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opera1

[op-er-uh, op-ruh] /ˈɒp ər ə, ˈɒp rə/
noun
1.
an extended dramatic composition, in which all parts are sung to instrumental accompaniment, that usually includes arias, choruses, and recitatives, and that sometimes includes ballet.
2.
the form or branch of musical and dramatic art represented by such compositions.
3.
the score or the words of such a composition.
4.
a performance of one:
to go to the opera.
5.
(sometimes initial capital letter) an opera house or resident company:
the Paris Opera.
Origin
1635-1645
1635-45; < Italian: work, opera < Latin, plural of opus service, work, a work, opus

opera2

[oh-per-uh, op-er-uh] /ˈoʊ pər ə, ˈɒp ər ə/
noun, Chiefly Music.
1.
a plural of opus.
Dictionary.com Unabridged
Based on the Random House Dictionary, © Random House, Inc. 2014.
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Examples from the web for operas
  • However, the present day company presents a season of five or six operas.
British Dictionary definitions for operas

opera1

/ˈɒpərə; ˈɒprə/
noun
1.
an extended dramatic work in which music constitutes a dominating feature, either consisting of separate recitatives, arias, and choruses, or having a continuous musical structure
2.
the branch of music or drama represented by such works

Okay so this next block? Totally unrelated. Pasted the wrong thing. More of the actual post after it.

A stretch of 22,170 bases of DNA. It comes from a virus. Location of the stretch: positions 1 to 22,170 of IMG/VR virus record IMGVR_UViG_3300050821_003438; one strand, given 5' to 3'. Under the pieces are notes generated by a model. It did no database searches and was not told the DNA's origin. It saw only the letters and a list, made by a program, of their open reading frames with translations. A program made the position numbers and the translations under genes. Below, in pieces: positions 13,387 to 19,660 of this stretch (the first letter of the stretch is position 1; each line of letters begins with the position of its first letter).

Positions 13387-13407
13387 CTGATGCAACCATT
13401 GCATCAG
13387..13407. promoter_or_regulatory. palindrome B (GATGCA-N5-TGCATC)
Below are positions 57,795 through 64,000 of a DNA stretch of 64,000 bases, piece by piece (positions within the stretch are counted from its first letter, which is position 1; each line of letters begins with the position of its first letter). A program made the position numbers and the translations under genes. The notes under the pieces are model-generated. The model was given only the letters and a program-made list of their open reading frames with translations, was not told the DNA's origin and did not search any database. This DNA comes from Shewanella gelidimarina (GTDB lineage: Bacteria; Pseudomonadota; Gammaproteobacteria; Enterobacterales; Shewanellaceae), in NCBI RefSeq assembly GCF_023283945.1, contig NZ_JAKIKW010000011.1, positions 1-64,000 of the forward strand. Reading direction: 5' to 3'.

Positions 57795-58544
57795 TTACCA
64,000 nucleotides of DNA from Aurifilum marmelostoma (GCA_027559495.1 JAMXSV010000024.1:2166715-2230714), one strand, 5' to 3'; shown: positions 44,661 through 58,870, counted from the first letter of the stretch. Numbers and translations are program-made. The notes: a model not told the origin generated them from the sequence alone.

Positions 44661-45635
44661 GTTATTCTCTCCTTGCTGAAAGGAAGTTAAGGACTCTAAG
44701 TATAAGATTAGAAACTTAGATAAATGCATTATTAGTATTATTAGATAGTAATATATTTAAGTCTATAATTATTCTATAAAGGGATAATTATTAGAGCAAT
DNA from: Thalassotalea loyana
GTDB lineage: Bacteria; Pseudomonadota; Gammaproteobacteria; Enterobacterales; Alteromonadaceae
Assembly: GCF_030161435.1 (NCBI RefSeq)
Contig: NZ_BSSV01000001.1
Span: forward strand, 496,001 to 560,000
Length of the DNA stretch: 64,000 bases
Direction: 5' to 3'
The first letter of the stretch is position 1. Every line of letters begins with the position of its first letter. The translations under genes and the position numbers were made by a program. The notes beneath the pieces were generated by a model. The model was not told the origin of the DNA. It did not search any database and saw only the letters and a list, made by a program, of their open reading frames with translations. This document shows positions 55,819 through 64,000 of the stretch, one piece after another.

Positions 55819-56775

3.
the score, libretto, etc, of an opera
4.
a theatre where opera is performed
Word Origin
C17: via Italian from Latin: work, a work, plural of opus work

opera2

/ˈɒpərə/
noun
1.
a plural of opus
Collins English Dictionary - Complete & Unabridged 2012 Digital Edition
© William Collins Sons & Co. Ltd. 1979, 1986 © HarperCollins
Publishers 1998, 2000, 2003, 2005, 2006, 2007, 2009, 2012
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Word Origin and History for operas

opera

n.

"a drama sung" [Klein], 1640s, from Italian opera, literally "a work, labor, composition," from Latin opera "work, effort" (Latin plural regarded as feminine singular), secondary (abstract) noun from operari "to work," from opus (genitive operis) "a work" (see opus). Defined in "Elson's Music Dictionary" as, "a form of musical composition evolved shortly before 1600, by some enthusiastic Florentine amateurs who sought to bring back the Greek plays to the modern stage."

No good opera plot can be sensible. ... People do not sing when they are feeling sensible. [W.H. Auden, 1961]
As a branch of dramatic art, it is attested from 1759. First record of opera glass "small binoculars for use at the theater" is from 1738. Soap opera is first recorded 1939, as a disparaging reference to daytime radio dramas sponsored by soap manufacturers.

Online Etymology Dictionary, © 2010 Douglas Harper
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operas in Culture

opera definition


A musical drama that is totally or mostly sung. A&idie;da, Carmen, and Don Giovanni are some celebrated operas. A light, comic opera is often called an operetta.

The American Heritage® New Dictionary of Cultural Literacy, Third Edition
Copyright © 2005 by Houghton Mifflin Company.
Published by Houghton Mifflin Company. All rights reserved.
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Slang definitions & phrases for operas

opera

Related Terms

horse opera, oater, soap opera, space opera


The Dictionary of American Slang, Fourth Edition by Barbara Ann Kipfer, PhD. and Robert L. Chapman, Ph.D.
Copyright (C) 2007 by HarperCollins Publishers.
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Word Value for operas

8
9
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